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What is it?

A curated set of vocabulary selected to communicate clearly and simply for a specific purpose. Controlled language is often used when writing for machine translation or for global audiences.

Why is it important?

Controlled language is a critical feature of writing for localization. It is an umbrella term that encompasses several initiatives, including Plain Language, Simplified Technical English, and Caterpillar Fundamental English, among others. Effective controlled language initiatives choose the simplest terms needed to convey meaning, while also restricting grammar, syntax, and verb forms.

...continue reading "Term of the Week: Controlled Language"

What is it?

A repository that contains translated source and target language pairs.

Why is it important?

Reduces translation time and cost by reusing translated content from the repository. Translation memories are part of a client company’s intellectual property.

...continue reading "Term of the Week: Translation Memory (TM)"

What is it?

Phrase, sentence, paragraph, or sentence-like piece of text that represents a cognitive unit and is used when searching for a match in a translation memory (TM) database.

Why is it important?

Discrete segments of text show up repeatedly across various pieces of text. Matching source segments in the TM for which previously approved translations exist increases efficiency in the translation process by providing the relevant translation to the translator.

...continue reading "Term of the Week: Segment"

What is it?

A conventional set of symbols that visually represent sounds and ideas.

Why is it important?

Scripts, or writing systems, are the framework for conveying meaning graphically, and all written words use some form of script. These systems are classified into three types: logographic, syllabic, and segmental[Daniels 1996][Nakanishi 1989]. Encoding standards such as ISO/IEC 10646, and Unicode, have been developed as a way of representing most, (but certainly not all), scripts in common use today[Unicode]. Of the 7,000+ languages spoken today, roughly a third are considered endangered. Many of these either don’t have scripts or are not supported.

...continue reading "Term of the Week: Script"

What is it?

The process whereby a human translator edits machine-translated output to achieve an acceptable level of quality in the final product.

Why is it important?

Machine translation (MT) is frequently used in the translation industry because of its gains in speed and scale. Yet, there is often a loss in quality. Human post-editing improves MT output, bringing the quality up to acceptable levels.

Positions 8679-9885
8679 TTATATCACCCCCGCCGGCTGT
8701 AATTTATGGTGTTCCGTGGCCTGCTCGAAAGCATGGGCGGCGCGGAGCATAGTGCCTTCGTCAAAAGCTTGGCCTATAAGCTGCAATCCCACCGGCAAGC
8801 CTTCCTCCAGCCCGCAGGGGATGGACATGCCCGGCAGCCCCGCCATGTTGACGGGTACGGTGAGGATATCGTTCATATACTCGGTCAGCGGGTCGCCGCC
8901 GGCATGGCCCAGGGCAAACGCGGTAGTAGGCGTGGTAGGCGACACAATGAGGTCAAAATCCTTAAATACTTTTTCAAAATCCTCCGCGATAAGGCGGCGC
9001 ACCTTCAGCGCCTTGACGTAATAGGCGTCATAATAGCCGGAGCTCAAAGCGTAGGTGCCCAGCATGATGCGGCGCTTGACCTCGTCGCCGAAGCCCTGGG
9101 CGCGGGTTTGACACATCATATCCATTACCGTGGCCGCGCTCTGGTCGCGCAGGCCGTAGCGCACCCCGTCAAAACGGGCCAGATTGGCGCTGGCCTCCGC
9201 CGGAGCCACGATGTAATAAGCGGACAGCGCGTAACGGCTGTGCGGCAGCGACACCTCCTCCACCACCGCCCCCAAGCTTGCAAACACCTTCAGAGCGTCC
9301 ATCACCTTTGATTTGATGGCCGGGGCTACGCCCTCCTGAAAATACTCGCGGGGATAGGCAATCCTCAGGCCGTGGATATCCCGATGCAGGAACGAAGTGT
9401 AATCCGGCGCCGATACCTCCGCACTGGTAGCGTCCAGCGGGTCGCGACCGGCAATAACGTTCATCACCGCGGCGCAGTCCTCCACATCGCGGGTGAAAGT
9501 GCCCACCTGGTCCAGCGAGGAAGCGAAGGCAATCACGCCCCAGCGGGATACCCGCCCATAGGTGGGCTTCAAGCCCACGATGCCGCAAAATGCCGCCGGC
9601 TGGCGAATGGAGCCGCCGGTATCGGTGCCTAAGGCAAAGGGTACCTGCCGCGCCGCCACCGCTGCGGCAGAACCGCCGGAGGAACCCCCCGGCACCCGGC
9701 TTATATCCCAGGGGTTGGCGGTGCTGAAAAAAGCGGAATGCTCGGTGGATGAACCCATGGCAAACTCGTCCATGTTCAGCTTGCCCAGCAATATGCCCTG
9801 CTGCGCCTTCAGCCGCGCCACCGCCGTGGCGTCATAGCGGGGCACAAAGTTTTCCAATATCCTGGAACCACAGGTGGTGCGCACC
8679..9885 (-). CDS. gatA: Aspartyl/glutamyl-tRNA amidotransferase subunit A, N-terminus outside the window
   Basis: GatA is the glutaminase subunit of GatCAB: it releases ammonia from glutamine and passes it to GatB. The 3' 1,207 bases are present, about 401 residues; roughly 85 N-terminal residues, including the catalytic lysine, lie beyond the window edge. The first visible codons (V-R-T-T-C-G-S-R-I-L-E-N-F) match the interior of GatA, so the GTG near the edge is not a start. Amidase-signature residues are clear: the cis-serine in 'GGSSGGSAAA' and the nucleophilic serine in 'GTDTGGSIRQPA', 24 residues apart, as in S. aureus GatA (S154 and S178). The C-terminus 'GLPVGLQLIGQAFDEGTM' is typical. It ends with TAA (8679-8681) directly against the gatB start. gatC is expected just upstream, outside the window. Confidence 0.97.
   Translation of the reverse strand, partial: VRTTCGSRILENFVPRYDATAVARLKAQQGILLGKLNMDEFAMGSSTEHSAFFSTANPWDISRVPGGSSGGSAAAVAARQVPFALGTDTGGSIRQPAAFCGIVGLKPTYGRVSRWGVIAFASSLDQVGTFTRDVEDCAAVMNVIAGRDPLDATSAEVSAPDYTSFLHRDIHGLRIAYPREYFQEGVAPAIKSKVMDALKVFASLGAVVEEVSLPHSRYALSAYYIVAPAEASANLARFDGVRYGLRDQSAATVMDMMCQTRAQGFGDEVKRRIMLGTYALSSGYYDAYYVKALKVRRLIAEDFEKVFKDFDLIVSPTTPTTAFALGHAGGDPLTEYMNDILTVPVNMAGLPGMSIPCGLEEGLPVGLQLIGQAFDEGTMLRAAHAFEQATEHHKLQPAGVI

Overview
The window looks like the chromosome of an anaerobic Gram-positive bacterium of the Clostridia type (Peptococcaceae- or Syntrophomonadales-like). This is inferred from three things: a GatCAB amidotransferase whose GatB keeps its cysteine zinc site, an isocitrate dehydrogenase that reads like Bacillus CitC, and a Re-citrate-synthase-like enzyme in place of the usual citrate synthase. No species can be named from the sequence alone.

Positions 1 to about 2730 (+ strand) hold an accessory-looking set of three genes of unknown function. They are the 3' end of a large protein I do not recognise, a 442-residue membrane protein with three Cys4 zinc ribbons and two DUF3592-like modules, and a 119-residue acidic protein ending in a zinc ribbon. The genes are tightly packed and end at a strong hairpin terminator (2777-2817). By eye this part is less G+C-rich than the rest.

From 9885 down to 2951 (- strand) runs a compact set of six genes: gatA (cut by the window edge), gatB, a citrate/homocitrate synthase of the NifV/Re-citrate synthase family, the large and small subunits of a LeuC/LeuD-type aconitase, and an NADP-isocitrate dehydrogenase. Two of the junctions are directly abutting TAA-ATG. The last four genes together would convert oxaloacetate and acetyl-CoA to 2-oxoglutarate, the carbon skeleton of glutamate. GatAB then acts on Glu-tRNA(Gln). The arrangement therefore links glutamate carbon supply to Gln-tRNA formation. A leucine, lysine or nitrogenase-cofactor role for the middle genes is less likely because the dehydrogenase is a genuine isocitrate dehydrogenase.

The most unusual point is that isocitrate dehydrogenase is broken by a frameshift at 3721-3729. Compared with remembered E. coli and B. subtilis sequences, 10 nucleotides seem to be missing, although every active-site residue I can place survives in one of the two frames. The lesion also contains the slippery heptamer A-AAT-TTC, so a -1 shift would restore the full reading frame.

...continue reading "Term of the Week: Post-editing"

What is it?

Technical activities required to support the process of translation, including converting files to a translatable format, re-converting them to their original formats after translation, and ensuring technical validity of translated files.

Why is it important?

Localization engineering is a key component of the localization process and often included as a cost item in estimates, but it is frequently misunderstood or misinterpreted.

...continue reading "Term of the Week: Localization Engineering"

What is it?

The instance when a source segment that is submitted to translation is partially recognized as being similar to a source segment that has already been translated and exists in the translation memory (TM).

Why is it important?

Fuzzy match is important for translation costs and efficiency. As a TM builds up a library of content, it will recognize more fuzzy matches, leading to reduced costs and increased efficiency.

...continue reading "Term of the Week: Fuzzy Match"

What is it?

The instance when a source segment that is submitted to translation is word-for-word the same as a source segment that has already been translated and exists in the translation memory (TM).

Why is it important?

Exact matches save translation expenses. Once a segment has been translated, an exact match reduces the cost of processing that same segment again. In-context exact matches reduce costs even more.

...continue reading "Term of the Week: Exact match"

What is it?

The production of professional quality, print-ready materials using specialized software to design the layouts and templates. It has replaced manual typesetting and paste up as a discipline, and has evolved beyond desktop computers to include laptops, mobile devices, and the cloud.

Why is it important?

DTP software is used to produce most printed documentation in circulation. It can be 50% of the cost of a localization project, so if the source files are poorly internationalized, this task can break a company’s localization budget[Esselink, 2000]. Properly implemented XML or other structure can significantly reduce DTP costs, but you still need skilled designers to create the output templates.

...continue reading "Term of the Week: Desktop Publishing (DTP)"

What is it?

A translation process in which professional human translators use software programs, such as translation memory or terminology management tools, that support and facilitate productivity and accurate, consistent translations.

Why is it important?

CAT tools provide workflow management and resource allocation and help human translators build and maintain translation memories. When implemented correctly, CAT tools significantly improve efficiency, quality, and consistency, which helps to reduce translation costs.

...continue reading "Term of the Week: Computer-aided translation (CAT)"